To Benjamin Lincoln
August the 20th. 1791.
I have to acknowledge the receipt of your Letter of the 29th. Inst.1
In addition to the measures you have taken in the case you mention, I do not doubt you will also advert to the circumstance that the party who received the cotton is by the 26th. Section of the collection law liable to a penalty of four hundred dollars.2 A rigorous prosecution of the receivers of run goods may produce a desireable effect, and is perhaps even more necessary than that of the principals.
L[S], RG 36, Collector of Customs at Boston, Letters from the Treasury, 1789–1818, Vol. 5, National Archives; copy, RG 56, Letters to Collectors at Small Ports, “Set G,” National Archives; copy, RG 56, Letters to the Collector at Boston, National Archives.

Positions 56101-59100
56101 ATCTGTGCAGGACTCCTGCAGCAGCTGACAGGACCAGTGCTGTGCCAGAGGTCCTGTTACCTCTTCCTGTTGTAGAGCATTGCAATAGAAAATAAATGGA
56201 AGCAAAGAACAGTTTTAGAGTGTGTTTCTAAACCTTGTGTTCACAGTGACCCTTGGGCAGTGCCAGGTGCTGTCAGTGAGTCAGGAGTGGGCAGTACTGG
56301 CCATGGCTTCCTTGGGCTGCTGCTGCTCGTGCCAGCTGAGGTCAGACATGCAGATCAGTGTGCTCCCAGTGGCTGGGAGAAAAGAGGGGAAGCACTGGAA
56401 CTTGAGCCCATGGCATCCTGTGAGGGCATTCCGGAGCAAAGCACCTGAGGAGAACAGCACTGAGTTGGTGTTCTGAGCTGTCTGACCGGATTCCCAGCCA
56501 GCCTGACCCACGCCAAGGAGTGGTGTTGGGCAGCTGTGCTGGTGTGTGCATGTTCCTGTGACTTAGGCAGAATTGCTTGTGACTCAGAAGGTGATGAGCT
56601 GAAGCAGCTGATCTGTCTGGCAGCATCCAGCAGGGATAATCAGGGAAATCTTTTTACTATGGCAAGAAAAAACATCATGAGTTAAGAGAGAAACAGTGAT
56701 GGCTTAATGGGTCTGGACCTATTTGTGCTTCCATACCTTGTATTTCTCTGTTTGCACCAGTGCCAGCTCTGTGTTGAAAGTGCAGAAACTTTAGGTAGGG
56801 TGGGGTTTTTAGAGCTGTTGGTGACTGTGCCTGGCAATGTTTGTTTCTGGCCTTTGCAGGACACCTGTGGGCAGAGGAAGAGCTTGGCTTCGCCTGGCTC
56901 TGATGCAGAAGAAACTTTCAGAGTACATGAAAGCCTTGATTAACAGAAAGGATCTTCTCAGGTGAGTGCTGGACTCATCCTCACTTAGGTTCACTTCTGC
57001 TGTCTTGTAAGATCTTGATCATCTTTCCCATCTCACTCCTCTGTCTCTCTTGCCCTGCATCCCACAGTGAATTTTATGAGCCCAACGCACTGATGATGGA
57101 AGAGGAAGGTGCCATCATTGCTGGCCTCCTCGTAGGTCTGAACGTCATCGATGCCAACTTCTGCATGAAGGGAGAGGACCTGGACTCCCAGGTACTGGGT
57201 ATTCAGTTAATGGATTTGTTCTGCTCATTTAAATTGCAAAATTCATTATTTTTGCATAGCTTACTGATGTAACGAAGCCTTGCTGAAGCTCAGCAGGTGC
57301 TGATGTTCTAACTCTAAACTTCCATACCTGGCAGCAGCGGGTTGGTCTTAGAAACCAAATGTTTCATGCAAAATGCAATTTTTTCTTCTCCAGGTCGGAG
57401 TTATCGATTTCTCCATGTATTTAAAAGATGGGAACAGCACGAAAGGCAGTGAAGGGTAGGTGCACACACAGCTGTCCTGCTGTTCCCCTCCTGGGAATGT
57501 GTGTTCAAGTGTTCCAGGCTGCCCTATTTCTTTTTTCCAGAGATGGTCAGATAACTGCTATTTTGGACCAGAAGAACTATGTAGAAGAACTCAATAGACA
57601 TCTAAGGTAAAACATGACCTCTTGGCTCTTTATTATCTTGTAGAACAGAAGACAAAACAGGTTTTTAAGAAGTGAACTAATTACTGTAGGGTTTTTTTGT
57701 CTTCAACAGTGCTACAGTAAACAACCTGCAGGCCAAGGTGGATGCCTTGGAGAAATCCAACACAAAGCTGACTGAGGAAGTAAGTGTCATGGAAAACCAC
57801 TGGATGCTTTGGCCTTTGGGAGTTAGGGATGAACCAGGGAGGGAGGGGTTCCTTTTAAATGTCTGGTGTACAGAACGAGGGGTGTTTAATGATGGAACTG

2. Actually H is referring to Section 27 (rather than Section 26) of “An Act to provide more effectually for the collection of the duties imposed by law on goods, wares and merchandise imported into the United States, and on the tonnage of ships or vessels” (1 Stat. description begins The Public Statutes at Large of the United States of America (Boston, 1845). description ends 163 [August 4, 1790]). For an explanation of the confusion over the numbering of the sections of this act, see H to Richard Harison, April 26, 1791, note 2.
Section 27 prescribed the penalty for unloading goods without a permit and provided that “the master or person having the command or charge of such ship or vessel, and every other person who shall knowingly be concerned or aiding therein, or in removing, storing, or otherwise securing the said goods, wares or merchandise, shall forfeit and pay the sum of four hundred dollars for each offence.”